The ‘Side On’ Player Nicholas (Nick) Li will be playing in his senior season on the golf team at Trinity College in Hartford, Conn., this fall. He can really crank it off the tee with a swing speed up to 130 mph.
Nick’s grip style is called “side on” because his right hand is just that—to the side of the handle. If he opened that hand, his palm would be facing the target. With this grip, the toe of the club will tend to point toward the sky when the shaft is roughly parallel with the ground.
With this grip, the toe of the club will tend to point toward the sky when the shaft is roughly parallel with the ground (left). If your grip looks like Nick’s, you can correct those mistakes by taking the club back so that when it’s parallel to the ground, the shaft should be roughly parallel to your toe line.
USE AN ALIGNMENT ROD TO GLIDE INTO THE PERFECT SLOT
Grab an alignment rod and stick it in the turf on a 45-degree angle with the ground. It should point at your trail hip and be planted about a foot behind where you should play a ball with an iron, which is roughly centered in your stance. Once you have the drill station set up, make some slow rehearsal swings so that the club swings back along that alignment rod. Let it glide along the rod and feel how this takeaway is not too far inside or outside the target line. Keep rehearsing it until you can remove the rod and re-create that path when you start hitting shots on the range and back out on the course.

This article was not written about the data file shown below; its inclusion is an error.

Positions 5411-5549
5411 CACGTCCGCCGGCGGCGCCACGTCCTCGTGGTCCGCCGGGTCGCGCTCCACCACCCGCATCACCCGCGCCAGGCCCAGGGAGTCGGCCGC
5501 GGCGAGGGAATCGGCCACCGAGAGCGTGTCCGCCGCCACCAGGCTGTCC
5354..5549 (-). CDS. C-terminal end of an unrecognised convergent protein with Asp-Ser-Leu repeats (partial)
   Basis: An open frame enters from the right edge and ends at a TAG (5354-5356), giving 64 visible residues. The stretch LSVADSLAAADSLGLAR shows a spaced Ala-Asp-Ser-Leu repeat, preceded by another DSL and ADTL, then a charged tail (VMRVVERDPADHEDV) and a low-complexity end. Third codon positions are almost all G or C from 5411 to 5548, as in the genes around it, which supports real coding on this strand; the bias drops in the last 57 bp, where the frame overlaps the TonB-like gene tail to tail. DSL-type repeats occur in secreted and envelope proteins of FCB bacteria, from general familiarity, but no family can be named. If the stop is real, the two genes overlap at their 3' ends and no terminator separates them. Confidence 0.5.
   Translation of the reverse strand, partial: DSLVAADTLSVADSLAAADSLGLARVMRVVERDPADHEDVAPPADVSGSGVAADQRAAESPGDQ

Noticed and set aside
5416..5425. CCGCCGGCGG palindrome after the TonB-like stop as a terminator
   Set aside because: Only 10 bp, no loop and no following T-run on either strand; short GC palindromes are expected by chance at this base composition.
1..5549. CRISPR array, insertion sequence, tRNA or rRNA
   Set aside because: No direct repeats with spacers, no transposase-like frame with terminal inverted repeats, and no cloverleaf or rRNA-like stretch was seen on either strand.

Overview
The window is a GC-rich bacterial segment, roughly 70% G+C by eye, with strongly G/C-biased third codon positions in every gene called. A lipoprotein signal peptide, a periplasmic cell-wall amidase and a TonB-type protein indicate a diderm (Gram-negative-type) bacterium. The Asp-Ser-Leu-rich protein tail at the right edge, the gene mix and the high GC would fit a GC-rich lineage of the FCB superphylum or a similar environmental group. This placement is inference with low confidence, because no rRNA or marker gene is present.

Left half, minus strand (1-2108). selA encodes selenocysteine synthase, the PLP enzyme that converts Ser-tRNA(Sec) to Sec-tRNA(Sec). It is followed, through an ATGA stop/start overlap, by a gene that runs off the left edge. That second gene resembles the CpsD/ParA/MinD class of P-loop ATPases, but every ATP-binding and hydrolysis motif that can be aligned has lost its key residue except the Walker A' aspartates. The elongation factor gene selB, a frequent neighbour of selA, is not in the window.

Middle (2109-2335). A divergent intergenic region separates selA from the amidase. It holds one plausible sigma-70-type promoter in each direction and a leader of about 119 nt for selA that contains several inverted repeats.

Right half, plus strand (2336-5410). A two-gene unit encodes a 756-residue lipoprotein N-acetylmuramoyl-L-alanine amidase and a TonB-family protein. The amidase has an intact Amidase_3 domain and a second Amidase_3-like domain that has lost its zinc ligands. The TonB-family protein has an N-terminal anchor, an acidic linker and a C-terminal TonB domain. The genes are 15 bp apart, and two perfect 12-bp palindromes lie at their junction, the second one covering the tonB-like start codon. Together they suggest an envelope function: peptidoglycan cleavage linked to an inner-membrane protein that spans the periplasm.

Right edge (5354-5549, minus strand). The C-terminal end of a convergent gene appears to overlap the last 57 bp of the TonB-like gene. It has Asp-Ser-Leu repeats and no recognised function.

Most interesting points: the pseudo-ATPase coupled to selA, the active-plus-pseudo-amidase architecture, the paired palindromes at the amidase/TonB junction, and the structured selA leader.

The ‘On Top’ Player Danny Harcourt played golf at Gettysburg (Pa.) College and was the first two-time All-American in the program’s history.
Danny sets his trail hand “on top” of the club, meaning that palm would face the ground if he opened it. This influences the club to move outside the target line on the takeaway.
You can see how Danny’s trail elbow juts, Jack Nicklaus style, and the club goes across the target line. Even though Danny is slender, he doesn’t have a ton of flexibility, so the club goes back to roughly a three-quarter length, and that’s perfectly acceptable. He can still hit his 7-iron 190 yards. Your first reaction to these pictures might be to think Danny’s swing looks unorthodox. It isn’t. It fits him and works very well.
YOU MUST START THE SWING OUTSIDE THE TARGET LINE
Here’s another take away drill, like Nick’s, that requires an alignment rod or similar. With Danny, or any of you out there that grip the club with your trail hand more on top of the shaft, the first few feet of the backswing are crucial to get right. You have to make sure the club head stays outside of your hand path. I know that might sound confusing, so let’s get back to the drill that reinforces this move. Grab an alignment rod and stick it in the ground on your target line about two feet behind your normal ball position with an iron.You want it on a 45-degree angle and pointing away from the target. I think you know what to do from here: Start back so the club doesn’t hit the rod.
Original article by Mike Adams on GolfDigest